Wendy was born and raised in Cape Cod and her former life includes figure skating at the national level and professional welding. W squared is a born entrepreneur and the ultimate DIY gal. Now, she’s a New Yorker through and through and her world is the fast-paced world of luxury picnics — while the picnic experience is relaxing for our guests, our end is organized chaos and adrenaline.

She’s thankful to have her headquarters in her favorite and home neighborhood, the Lower East Side. Many people consider Wendy to be a part of the LES. She’s been here for over the past two decades and even helped to open one of the first art galleries in the neighborhood, first called Metal Stone, later changed to Aiden Savoy. She’s currently a founding member of the new Soho House on Ludlow.

Her love for food, people and her gift for creating memorable experiences led to the creation of Perfect Picnic. On a typical day, you can find Wendy in the kitchen putting the final touches on a picnic, on the phone confirming details with guests, and at a LES street corner catching up with neighbors, all at the same time.

Wendy Weston _

Me: “Wendy, look up so I can grab this photo. ” Wendy: “Wait, let finish this insta post!”

And she’s all about functionality, you’ll often catch her in a comfortable (but cute!) black jumper, chocolate brown curls pulled back into a bun, and purple eyeshadow outlining her piercing green-hazel eyes. “I don’t wear heels, I’m just not a heels gal,” she says. Plus, it’d be hard to set-up picnics in stilettos.

She wants all her picnics to be nothing less than amazing–or ya know, perfect. But she also cultivates a fun work environment where kindness, from the kitchen to the park, always comes first.

Wendy has a knack for people and hard-work which is palpable through her dedication to building the Perfect Picnic brand through memorable customer experiences. Her picnic passion began while she was eating her way down the Amalfi coast with her daughter. She loves the Italian culture, which takes time to indulge in the simpler things, good food and better company.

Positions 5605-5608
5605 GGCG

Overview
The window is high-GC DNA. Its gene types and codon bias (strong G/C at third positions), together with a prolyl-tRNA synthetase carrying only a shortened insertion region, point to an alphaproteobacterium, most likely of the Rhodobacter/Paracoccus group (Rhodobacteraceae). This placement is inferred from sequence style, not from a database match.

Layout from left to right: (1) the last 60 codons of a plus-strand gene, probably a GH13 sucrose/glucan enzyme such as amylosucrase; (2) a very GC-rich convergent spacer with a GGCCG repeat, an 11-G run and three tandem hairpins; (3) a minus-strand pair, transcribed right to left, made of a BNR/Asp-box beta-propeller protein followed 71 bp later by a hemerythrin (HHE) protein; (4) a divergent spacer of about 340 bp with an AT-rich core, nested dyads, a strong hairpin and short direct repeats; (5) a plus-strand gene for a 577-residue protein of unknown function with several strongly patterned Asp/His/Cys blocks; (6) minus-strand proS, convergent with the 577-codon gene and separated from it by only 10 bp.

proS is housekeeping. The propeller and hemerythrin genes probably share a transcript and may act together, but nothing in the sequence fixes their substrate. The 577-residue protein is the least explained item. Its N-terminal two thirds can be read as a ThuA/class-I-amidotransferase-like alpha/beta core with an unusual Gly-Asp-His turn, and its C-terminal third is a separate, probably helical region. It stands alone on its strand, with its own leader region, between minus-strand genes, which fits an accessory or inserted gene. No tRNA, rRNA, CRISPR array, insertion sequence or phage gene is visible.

She always says, “I want people to savor the moment.” Picnics, for Wendy, are about slowing down and enjoy delicious food and family.

Wendy being a perfectionist, as always.

Wendy being a perfectionist, as always.

Favorite picnic spot: On the ottoman with Rue
Favorite drink: Vodka martini, slightly dirty, extra chilled with olives
Favorite spot in the city: LES
How did you come up with Perfect Picnic’s name: I’m not a big meal person, I’m more of a snacker. Ruby and I are always talking about making the perfect bite. So making the perfect picnic, came from our obsession with the perfect bite.
Go to snack: Summer roll from Pho Grand  
What do you love most about the Picnic industry: The people: my customers, my team, I’m very social.


Picnic: A History


It’s International Picnic Day!


One of the first and most famous portrayals of a picnic is Le déjeuner sur l’herbe (The Luncheon on the Grass) by Édouard Manet featured above.

Picnics are a long-standing tradition. The word picnic, is believed to be derived from the French word, “picque-nique.”  “Picque” meaning ‘pick’ or ‘peck’ in French, while “nique” is believed to be just a rhyming compliment.  
“Picque-nique” was first used in print in Tony Willis’ 1692 edition of Origines de la Langue Française to describe a group of people dining in a restaurant who brought their own wine. Picnics became known as a gathering where everyone brought something to share, similar to what’s now known as a potluck.

The American-style picnic as we know it today began around the middle of the 19th century. Although June 18th marks International Picnic  Day, one of the most popular days for picnicking in the U.S. is, with no surprise, the 4th of July.

Boys picnicking at the White House Easter egg roll, 1911.

Boys picnicking at the White House Easter egg roll, 1911.

In France, Bastille Day (a national holiday commemorating the storming of Bastille celebrated on July 14th) is one of the most common days for people to hit the outdoors with blankets, food and baskets in hand. In many European countries, especially Italy (where Perfect Picnic’s inspiration was born), the biggest day for picnics is Easter Monday, known as Pasquetta.

Read an excerpt from the New York Times on good old fashion picnics.

Read an excerpt from the New York Times on good old fashion picnics. Read an excerpt from the New York Times on good old fashion picnics.


Here at Perfect Picnic, we want to celebrate Picnic Day with you. Post a photo of your favorite spot to picnic, tag and follow us @perfectpicnicnyc for a chance to win your own Perfect Picnic!